World War Two (1942-1945)
Burma was the site of some of the most important land battles of World War Two. It was also the setting for some of the most humiliating defeats the British would face during the war – it would take the combined powers of the Allied forces and the might of multiple armies to win Burma back from the Japanese.
While the Allied forces were ultimately victorious in Burma, the country was left in ruins. The political progress of the preceding years – the attempts at constitutional reform and the path to self-governance that had been established – was in tatters and would be replaced by a militant nationalism that has dominated the country to the present day.
The essays, stories, photographs, and battle plans included in this section explore the intersections between the global war, the military history of Burma during that time, and the local politics that emerged from the wreckage.
In March 1943, Dr Ba Maw travelled to Tokyo (together with Thakin May, U Thein Maung, and General Aung San) for discussions with Japanese Prime Minister Hideki Tojo and others. Five months later, Dr Ba Maw would be proclaimed the adhipati (Leader) of the State of Burma and an ally of the Axis Powers. The Burmese delegation's arrival at Haneda airport in Tokyo was featured on this cover of the Japanese magazine, Shashin Shuho. In the background of both photographs...Read More
An American air force leaflets from 1943 explaining to Burmese villagers that the Allied bombs falling on their country are not meant for them but for the Japanese. The text reads, “The airplanes flying in your region are American planes. Looking down from the planes, people on the ground only look like little dots so soldiers in the planes can not tell friend from foe. In order to stay safe [and avoid being targeted], keep your distance from Japanese troops."Read More
Beginning 17 May 1944, Chinese and American forces (including "Merrill's Marauders" ) supported by Kachin and other Allied troops laid siege to Japanese-held Myitkyina. It was a critical battle of World War Two, leading to the capture of the all-important Myitkyina airstrip. Myitkyina was captured after only 78 days of savage fighting against an entrenched Japanese garrison. Altogether nearly 10,000 men were killed or wounded during the historic siege. The Japanese had put up a fierce defence against almost impossible...Read More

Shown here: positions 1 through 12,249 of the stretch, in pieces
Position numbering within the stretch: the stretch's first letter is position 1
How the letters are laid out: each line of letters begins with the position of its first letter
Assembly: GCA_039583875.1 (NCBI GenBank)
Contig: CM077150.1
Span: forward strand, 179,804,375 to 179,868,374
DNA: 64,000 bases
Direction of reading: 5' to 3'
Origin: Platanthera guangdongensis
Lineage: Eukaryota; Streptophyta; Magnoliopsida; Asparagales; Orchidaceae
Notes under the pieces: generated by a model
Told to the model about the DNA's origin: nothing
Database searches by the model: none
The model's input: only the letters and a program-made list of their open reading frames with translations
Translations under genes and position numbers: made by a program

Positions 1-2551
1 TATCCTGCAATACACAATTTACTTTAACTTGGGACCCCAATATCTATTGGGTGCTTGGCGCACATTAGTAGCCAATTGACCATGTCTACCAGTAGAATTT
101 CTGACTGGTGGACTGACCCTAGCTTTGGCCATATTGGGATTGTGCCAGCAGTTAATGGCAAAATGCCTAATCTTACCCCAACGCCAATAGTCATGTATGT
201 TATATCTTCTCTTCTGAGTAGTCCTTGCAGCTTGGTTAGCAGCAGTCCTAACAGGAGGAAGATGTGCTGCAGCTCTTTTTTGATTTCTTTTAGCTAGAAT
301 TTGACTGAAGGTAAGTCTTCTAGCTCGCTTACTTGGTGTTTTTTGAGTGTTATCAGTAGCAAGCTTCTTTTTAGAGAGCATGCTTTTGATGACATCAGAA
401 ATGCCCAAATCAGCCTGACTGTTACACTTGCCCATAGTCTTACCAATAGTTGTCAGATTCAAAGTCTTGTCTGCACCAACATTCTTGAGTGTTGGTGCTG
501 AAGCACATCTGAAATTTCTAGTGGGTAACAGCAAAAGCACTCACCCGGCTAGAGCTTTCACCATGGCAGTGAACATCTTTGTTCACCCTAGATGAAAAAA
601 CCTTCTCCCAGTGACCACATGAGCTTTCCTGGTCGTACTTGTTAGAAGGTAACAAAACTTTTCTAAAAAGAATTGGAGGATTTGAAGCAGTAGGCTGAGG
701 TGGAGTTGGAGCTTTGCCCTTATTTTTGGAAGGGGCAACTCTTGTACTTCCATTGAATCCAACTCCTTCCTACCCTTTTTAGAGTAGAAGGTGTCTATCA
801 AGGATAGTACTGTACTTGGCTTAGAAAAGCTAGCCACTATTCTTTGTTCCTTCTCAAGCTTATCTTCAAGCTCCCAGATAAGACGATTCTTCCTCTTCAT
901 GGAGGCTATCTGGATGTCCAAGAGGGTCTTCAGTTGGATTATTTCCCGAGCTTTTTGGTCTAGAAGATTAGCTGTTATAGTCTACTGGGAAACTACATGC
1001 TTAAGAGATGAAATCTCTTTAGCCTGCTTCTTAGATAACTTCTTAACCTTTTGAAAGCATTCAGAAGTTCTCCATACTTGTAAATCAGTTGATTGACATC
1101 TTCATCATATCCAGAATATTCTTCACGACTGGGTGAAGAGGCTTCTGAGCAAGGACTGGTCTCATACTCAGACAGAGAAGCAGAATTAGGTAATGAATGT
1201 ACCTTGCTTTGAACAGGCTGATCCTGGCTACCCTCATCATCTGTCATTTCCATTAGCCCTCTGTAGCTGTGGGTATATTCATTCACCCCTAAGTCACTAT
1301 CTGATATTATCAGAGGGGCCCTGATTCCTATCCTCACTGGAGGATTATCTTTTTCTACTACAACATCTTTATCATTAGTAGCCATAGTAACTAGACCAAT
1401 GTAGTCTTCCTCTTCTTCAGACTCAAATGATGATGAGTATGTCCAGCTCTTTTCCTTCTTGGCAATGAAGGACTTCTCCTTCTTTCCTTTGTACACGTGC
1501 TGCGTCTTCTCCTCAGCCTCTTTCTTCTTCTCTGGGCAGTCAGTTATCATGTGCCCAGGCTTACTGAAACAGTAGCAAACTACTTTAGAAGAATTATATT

On 2 September 1945, the Empire of Japan formally surrendered to the Allied powers on board the USS Missouri. Over 100 Allied warships and submarines were present that day in Tokyo Bay. The Allied powers were represented by General Douglas MacArthur, Supreme Allied Commander. This photograph, from the Army Signal Corps Collection in the US National Archives shows the Japanese side, represented by Foreign Minister Shigemitsu Mamoru (front row, top hat) as civilian plenipotentiary and General Yoshijiro Umezu (standing next...Read More
On 12 September 1945, General Ichida Jiro, Acting Chief of Staff of Japan's Burma Area Army, formally surrendered to Brigadier E.F.E. Armstrong (Chief of Staff to Lieutenant-General Sir Montague Stopford, General Officer Commanding of the British Twelfth Army) at Government House, Rangoon. On the same day, Lord Louis Mountbatten, Supreme Allied Commander South East Asia received the Japanese surrender in Singapore. Five days earlier on 7 September, Lord Mountbatten and General Aung San had signed an agreement at Kandy in...Read More
The Axis powers were then everywhere in retreat. British and American forces were crossing the Rhine, and Soviet armies - over two million strong - had taken Poland and were approaching Berlin from the east. In the Pacific, American Marines had defeated the Japanese at Iwo Jima and begun the firebombing of Tokyo. Fifteen months earlier, at the Cairo Conference in Egypt, the leaders of the new United Nations, Franklin D. Roosevelt, Winston Churchill, and Chiang Kai-shek, agreed on an...Read More
The "Ledo" or "Stillwell" Road was completed on 28 January 1945. The road linked Ledo in Assam with Kunming in Yunnan via the Kachin Hills. It was the first and is still the only modern road to connect India and China across Myanmar. The idea for the road began in 1942 after Japanese forces seized Rangoon and cut the old "Burma Road". The Burma Road began in Rangoon and went via Mandalay and Lashio to Yunnan. It was the critical...Read More
The Allied 14th Indian Division began its (unsuccessful) attempt to seize the Mayu peninsula back from the Japanese in December 1942. At the same time, the British and Gurkha special forces (the "Chindits") were preparing for their first attempt to push deep behind Japanese lines in northern Burma ("Operation Longcloth"). The Japanese were then also battling the Chinese in Yunnan, whose 5th and 6th armies had tried in vain that year to hold the Shan states and, in 1943, would...Read More
Half a million American, British, Indian, Chinese, Japanese and other soldiers fought in Burma, during World War Two, leading to the devastation of almost every single city and town, every port, airport, train station, oil field and factory. Over 200,000 soldiers died, together with an unknown number of civilians. The war left behind an economy in ruins and a country awash in guns, leading directly to the civil wars that followed. In thinking of World War Two in Burma, the...Read More
On 20 April 1945, Allied forces led by the 5th Indian Division were seizing control of Pyinmana (now Naypyitaw). It was the headquarters of the Japanese 33rd Army and its commander, General Masaki Honda, only just managed to escape in the dark on foot. Hundreds of other Japanese were killed. The 5th Indian Division - with Scots, Pathan, Sikh, English, Gurkha, Punjabi and other troops - had fought the Italians in East Africa and the Germans in North Africa, as...Read More